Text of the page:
How can John Wesley help us find social forms geared to human flourishing?


wesleyAs I mentioned in a previous post, back in April of this year (2013) I spoke twice at an event centered around a new book by Indiana Wesleyan University Provost David Wright, How God Makes the World A Better Place: A Wesleyan Primer on Faith, Work, and Economic TransformationI was invited to introduce a couple of the meetings at the conference with some remarks tied to David’s work and to Wesley’s thinking on work and economics.

This is what I said at a lunch event with a roomful of SPU professors:

“How God Makes the World a Better Place: Wesleyan Contributions to a Social Framework for Human Flourishing”

Introduction

First, I want us to understand the service that David has done to the church by opening the conversation on Wesley and economics in this little primer.

When I first knew that I’d be here today with you to think together about this topic, I contacted the smartest scholar of Wesley and things Wesleyan that I know: Randy Maddox, who is now at my alma mater, Duke University. “Randy,” I said, “A group is getting together in your old stomping grounds in April to talk about what Wesley can teach us about work and economics. Can you point me to some sources on that?”

Now I had full expectation that Randy would set me in a good direction. After all, this was the man who decades ago, in a chance conversation on an airplane, basically gave me an entire starting bibliography for my dissertation on the American Wesleyan holiness movement.

Instead, Randy said: “That’s great. So glad you’ll be talking about this. But this is a seriously understudied area. Almost nobody has written about this. There just aren’t that many sources I can point you toward.” Shocking! One of the world’s leading experts on Wesley not only couldn’t tell me much about this topic, but he couldn’t even point me to scholarly sources on it. That’s when I knew I had my work cut out for me.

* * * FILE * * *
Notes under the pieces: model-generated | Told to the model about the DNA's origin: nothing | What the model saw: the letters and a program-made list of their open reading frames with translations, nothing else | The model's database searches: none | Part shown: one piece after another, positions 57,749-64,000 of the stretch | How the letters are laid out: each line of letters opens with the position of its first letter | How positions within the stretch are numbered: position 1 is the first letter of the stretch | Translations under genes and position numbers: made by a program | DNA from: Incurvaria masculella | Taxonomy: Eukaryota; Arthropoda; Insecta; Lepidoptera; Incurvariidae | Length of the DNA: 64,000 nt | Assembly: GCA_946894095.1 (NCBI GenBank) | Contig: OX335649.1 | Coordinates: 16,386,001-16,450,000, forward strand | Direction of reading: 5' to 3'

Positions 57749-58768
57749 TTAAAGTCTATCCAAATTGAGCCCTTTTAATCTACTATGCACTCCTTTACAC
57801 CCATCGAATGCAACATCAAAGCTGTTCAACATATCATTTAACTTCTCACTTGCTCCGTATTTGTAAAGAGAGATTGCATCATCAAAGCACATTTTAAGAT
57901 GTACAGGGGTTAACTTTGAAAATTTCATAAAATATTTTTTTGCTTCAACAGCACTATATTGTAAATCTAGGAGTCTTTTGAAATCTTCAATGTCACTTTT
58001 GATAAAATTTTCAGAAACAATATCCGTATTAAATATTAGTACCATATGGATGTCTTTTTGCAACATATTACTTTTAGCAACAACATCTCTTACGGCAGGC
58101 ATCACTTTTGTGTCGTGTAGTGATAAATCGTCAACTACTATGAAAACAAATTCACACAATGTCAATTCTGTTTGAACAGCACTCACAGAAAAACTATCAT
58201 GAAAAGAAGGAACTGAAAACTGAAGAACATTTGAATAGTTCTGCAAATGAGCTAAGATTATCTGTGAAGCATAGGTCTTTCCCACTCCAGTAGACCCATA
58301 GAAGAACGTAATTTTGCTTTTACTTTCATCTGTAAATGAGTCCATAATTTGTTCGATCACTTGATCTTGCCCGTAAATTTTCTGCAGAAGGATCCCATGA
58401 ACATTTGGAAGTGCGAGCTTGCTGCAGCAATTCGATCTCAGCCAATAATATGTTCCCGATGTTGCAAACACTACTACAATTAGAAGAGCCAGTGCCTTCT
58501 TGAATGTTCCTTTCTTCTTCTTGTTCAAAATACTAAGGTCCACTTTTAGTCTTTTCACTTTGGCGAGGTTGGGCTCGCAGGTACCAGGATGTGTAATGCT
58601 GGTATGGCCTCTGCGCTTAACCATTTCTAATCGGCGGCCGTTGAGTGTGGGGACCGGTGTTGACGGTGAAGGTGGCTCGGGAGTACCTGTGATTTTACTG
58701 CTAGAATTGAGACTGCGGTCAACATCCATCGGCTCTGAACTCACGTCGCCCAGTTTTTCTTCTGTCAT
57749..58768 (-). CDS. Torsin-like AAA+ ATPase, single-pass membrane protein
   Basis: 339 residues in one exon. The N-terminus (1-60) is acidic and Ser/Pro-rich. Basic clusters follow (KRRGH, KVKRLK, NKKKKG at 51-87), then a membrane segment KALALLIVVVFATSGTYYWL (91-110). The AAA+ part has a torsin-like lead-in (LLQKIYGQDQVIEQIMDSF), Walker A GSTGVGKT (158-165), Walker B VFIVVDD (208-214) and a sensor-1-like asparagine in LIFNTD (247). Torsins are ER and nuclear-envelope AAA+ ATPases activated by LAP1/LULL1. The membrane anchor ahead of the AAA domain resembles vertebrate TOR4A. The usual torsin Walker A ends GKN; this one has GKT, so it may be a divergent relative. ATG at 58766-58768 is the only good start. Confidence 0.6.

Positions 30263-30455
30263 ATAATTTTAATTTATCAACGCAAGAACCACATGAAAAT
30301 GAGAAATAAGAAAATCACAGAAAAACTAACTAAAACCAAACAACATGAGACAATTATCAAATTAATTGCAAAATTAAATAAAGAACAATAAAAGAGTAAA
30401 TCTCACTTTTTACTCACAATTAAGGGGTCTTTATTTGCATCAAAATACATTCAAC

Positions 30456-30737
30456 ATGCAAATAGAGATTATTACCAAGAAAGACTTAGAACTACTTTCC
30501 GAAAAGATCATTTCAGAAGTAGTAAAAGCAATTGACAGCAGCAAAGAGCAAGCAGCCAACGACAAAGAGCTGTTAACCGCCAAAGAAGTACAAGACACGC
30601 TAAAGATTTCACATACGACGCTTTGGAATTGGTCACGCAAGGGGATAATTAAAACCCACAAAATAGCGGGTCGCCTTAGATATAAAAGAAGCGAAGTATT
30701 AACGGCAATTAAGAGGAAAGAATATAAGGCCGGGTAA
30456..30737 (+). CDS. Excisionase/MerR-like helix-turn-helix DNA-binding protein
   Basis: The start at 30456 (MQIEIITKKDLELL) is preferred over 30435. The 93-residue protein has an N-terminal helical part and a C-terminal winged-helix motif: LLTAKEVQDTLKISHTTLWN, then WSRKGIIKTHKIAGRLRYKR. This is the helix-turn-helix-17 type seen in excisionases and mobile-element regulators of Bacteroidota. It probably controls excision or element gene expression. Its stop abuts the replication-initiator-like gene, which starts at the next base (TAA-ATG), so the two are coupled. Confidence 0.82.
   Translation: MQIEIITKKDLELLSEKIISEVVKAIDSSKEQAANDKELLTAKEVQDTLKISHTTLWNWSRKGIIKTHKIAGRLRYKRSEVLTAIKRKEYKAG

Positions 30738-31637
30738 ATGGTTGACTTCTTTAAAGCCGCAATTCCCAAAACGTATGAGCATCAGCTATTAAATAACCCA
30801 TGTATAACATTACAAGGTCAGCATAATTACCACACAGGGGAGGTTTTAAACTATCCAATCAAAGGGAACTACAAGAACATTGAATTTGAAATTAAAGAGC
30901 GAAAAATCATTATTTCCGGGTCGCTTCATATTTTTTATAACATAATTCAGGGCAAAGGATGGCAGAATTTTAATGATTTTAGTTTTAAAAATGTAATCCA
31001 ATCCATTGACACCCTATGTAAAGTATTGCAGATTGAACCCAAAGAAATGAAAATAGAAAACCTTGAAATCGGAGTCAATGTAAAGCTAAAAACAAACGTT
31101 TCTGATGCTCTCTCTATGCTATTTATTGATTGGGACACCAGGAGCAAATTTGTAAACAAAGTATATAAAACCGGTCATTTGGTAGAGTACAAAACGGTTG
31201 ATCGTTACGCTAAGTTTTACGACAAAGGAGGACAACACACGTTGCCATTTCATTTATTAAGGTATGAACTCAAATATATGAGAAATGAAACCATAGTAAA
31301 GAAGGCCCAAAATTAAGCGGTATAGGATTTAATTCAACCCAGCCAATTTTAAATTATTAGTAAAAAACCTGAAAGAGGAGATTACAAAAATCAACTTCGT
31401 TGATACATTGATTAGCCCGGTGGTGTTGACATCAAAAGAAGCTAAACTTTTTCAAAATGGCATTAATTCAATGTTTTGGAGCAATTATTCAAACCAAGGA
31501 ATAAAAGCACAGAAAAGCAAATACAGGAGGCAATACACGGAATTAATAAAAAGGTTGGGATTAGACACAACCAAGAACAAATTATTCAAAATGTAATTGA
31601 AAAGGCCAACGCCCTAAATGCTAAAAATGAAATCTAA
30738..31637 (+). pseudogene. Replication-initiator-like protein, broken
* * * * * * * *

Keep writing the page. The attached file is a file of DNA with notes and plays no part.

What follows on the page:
Then I read David’s book. And I realized the significance of what he has done here: He has started the conversation that we—pastors, laypeople, businesspeople, scholars—so desperately need to have. He has built the first foundation of a building that has yet to be built. And we are privileged here today to be in, as the business community says, on the “ground floor” of something very special. I hope you’ll realize that as we move forward in our discussion today, both in terms of the privilege of having this conversation with David, and in terms of how we’ve got our work cut out for us.

Right now we’re standing on the job site. Through the generosity and vision of the Acton Institute and the Kern Family Foundation, we’ve got a foundation poured and dried. We’ve got some girders sticking up and some piles of materials scattered around. We have a preliminary blueprint, and some workers have been hired. But we don’t have that artist’s rendering yet of what the finished building will look like. And we’re not sure, even when we get that picture, of what the whole process of getting to the finished building is going to look like. What an exciting moment!

John Wesley and “enterprise pietism”

What can Wesley and the Wesleyan movement teach us about economic work?